I think i have stated before that i support all workers. The real issue hear is one we are not allowed to discuss in this forum or i would. For your information Coyote's are a modern invention in the last forty years or less.
"why would they wish to go to school hear if china is so great? thats it."

This is wrong of me but I can't help it. The answers is so they will know the difference between a place and listening. Here is a hint. Can you hear it?

As far as Coyotes being a modern invention. That's a absurd as anything that has been said so far. Maybe calling that slime by that particular name is modern but the practice is ancient.

Like Marin said, there are many things that came from China. They had metal arrow heads way before the American Indian, hundreds of years before. Remember Gun Powder? Where did it come from? Here try this link,

Gunpowder - Wikipedia, the free encyclopedia

Bronze age in China was about 2700 to 2000 BC. So what can we learn from them may just astound you. Then again maybe not.
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Old 12-19-2012, 03:49 PM   #56
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I believe there are two reasons that Chinese students go to schools outside China.

One is the same reason that students from any country go to schools in other countries--- they like what a school has to offer, and they like the adventure of going to a different country. US students go to college in the UK and France, for example. It's not an uncommon thing to do anymore. Sometimes schools in another country can offer courses or fields of study that schools at home don't.

Another popular place for Chinese to go to college is Switzerland.

I wish I would have had the means and vision to go to college in the UK--- Oxford or Cambridge. It would have been far more exciting to be in a place like that than at Colorado State University and the University of Hawaii and I would have gotten a better education in the areas I was interested in.

The other reason is that schools in China are full with waiting lists and the competition to get into them is fierce. In fact I read an article not long ago about how the competition among parents to get their kids into the "right" schools in China, from elementary school right up through college, makes the same competition in the US look like a Sunday school picnic. You have a huge country with a huge population with a skyrocketing economy and booming development with the associated explosion in the demand for higher education. The education system in China is simply overwhelmed.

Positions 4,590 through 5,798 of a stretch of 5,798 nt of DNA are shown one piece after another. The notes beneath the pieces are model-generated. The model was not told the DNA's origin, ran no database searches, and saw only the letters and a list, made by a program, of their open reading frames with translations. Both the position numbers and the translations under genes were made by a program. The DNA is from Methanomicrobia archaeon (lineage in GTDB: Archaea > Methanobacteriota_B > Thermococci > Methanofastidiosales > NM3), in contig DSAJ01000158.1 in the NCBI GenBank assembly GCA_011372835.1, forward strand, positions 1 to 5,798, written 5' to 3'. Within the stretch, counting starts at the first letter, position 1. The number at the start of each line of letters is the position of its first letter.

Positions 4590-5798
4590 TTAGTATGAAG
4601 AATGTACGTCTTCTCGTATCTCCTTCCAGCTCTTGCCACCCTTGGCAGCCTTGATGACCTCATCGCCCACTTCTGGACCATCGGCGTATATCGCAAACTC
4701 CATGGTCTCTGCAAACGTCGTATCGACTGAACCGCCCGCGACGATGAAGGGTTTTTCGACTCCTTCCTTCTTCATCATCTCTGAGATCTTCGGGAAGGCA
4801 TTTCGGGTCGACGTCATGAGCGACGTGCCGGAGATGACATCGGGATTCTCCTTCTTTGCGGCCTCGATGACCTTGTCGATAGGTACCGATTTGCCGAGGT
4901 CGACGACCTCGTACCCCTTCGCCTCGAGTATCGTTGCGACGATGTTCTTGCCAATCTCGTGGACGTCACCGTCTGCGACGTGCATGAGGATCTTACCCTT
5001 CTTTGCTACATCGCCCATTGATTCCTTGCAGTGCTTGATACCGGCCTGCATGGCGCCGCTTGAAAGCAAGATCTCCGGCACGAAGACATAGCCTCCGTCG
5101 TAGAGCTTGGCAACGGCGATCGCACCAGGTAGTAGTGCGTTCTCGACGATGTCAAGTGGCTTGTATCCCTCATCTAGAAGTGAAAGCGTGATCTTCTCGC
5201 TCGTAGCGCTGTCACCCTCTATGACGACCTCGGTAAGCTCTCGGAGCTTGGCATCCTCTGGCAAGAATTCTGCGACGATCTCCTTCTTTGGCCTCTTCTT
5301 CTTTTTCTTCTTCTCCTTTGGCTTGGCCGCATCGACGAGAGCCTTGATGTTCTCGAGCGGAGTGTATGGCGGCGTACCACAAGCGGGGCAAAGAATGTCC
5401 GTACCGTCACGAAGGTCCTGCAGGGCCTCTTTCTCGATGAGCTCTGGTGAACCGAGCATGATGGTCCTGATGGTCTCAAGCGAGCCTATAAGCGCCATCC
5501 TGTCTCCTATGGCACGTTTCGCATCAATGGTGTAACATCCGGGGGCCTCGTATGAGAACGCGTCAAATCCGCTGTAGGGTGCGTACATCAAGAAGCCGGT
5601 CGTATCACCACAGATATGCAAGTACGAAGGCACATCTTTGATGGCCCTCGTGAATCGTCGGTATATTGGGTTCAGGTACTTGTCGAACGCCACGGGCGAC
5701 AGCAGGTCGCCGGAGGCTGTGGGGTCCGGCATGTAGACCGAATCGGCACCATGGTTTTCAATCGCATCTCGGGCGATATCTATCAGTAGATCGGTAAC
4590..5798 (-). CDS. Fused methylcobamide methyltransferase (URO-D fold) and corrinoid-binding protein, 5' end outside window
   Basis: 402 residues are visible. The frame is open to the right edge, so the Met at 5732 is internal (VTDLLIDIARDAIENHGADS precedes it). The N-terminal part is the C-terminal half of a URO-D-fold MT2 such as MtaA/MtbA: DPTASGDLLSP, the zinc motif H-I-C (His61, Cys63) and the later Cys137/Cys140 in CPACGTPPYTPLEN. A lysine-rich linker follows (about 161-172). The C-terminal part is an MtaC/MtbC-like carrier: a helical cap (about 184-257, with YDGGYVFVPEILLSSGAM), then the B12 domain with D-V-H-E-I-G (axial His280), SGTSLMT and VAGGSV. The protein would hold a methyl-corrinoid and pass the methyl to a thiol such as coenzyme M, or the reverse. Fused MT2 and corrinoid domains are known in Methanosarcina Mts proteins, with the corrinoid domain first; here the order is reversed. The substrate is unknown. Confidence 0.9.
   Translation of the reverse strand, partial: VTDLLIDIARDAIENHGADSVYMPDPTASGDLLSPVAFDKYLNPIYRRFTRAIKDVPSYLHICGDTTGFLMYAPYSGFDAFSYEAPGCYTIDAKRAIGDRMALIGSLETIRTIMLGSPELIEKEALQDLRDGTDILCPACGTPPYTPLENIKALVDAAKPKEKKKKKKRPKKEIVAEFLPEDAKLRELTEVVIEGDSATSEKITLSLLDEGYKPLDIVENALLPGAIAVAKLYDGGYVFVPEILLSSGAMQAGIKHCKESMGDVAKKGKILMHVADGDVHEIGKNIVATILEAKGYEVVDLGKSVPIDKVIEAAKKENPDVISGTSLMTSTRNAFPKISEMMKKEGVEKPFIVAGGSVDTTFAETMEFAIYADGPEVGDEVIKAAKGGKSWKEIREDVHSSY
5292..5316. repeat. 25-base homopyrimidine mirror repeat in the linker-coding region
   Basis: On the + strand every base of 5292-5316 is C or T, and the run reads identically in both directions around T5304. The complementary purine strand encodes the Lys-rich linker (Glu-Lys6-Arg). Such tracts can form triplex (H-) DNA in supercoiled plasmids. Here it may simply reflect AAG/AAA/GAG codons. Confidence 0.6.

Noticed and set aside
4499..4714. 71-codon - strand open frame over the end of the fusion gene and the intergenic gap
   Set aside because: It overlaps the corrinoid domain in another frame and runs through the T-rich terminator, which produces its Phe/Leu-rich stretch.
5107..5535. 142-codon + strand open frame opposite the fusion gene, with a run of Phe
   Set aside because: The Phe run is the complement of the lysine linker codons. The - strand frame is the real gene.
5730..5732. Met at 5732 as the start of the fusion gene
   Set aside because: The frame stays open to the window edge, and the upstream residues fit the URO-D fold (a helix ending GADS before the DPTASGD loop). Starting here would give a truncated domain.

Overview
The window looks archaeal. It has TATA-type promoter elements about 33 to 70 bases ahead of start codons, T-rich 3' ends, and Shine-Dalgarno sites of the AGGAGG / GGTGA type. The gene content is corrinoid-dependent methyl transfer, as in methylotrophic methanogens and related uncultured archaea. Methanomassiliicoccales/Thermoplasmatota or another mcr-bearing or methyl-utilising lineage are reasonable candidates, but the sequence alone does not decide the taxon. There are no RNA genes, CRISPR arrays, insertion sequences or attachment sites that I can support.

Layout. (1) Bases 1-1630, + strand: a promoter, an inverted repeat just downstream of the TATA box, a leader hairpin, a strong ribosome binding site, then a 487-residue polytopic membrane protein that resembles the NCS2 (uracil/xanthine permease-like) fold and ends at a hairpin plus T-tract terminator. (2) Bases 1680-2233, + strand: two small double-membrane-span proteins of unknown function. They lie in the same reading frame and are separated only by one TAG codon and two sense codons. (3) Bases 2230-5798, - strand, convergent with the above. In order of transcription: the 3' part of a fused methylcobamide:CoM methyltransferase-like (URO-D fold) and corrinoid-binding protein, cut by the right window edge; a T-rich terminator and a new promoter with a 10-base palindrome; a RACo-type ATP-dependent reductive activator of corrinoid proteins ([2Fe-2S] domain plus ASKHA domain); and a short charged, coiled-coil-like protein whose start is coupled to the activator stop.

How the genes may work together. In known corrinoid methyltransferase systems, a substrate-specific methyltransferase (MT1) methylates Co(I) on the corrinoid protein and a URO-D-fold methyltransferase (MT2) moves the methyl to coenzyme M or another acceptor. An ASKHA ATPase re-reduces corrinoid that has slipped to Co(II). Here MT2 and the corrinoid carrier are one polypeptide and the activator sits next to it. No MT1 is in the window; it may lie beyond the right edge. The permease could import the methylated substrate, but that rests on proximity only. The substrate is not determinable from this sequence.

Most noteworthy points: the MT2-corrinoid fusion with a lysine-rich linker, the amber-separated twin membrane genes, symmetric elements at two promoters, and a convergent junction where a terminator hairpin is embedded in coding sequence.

Two trips ago we filmed a lot on university campuses around China, specifically the technology research labs. And they were just like the labs you find in universities in the US. Same equipment, same kinds of students. No real difference at all except we couldn't understand them.
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Old 12-19-2012, 03:58 PM   #57
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I'm pretty sure that most of the people that didn't vote for the present president don't want slavery brought back. Some have other issues I'm sure but slavery isn't one of them.

Just what do you call an infant , just born that is presented with a $50,000 bill, he will never be free of , just paying interest for his entire life?

Slave , Indentured Servant , Serf?
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Old 12-19-2012, 04:20 PM   #58
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I worked for an all Chinese company for several years and thoroughly enjoyed it. I was treated very well, with respect and no prejudice.

Rather than attempt to correct some obvious wrong thoughts exhibited on this thread , suffice to say it was the highlight of my career before retiring. If you have any influence with youngsters seeking a career path, encourage them to learn Mandarin, get a good solid education in something other than history or fine arts, be ready to travel and apply for work with a company doing business in or with China.
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Old 12-19-2012, 08:47 PM   #59
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To build on Tom's statement above, the most important thing I am grateful to Boeing for is giving me the opportunity to not just visit but to work in countries all over the world. And the most important thing I've learned about countries I'd not been to before is that almost everything I assumed about them and the people who live there was wrong.

What this experience has, and continues to convince me of, is that international travel--- and by that I mean you have to cross a major ocean, none of this Canada or Mexico thing---- should be a curriculum requirement for school kids in the US. I don't know what age range would be the most effective, middle school or high school.

But every US kid should have to go to another country and stay there long enough to get an appreciation of the fact that the world is not US-centric and that other nations, cultures, and people have customs, ideas, lives, and dreams that are every bit as relevant and valid as what we have here in the US.
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Old 12-19-2012, 09:19 PM   #60
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Greetings,
Mr. Marin. A lot of US kids have been going to other countries and staying there a long time (some permanently) for years courtesy of the US military. "customs, ideas, lives, and dreams" are routinely ridiculed, ignored and eliminated. Nope, sorry, that idea won't work. How about a non US-centric educational system? Um, I don't think THAT would work either....What was the phrase? The world wonders....
A dumbed down population is much easier to control and manipulate as evidenced by some posts here.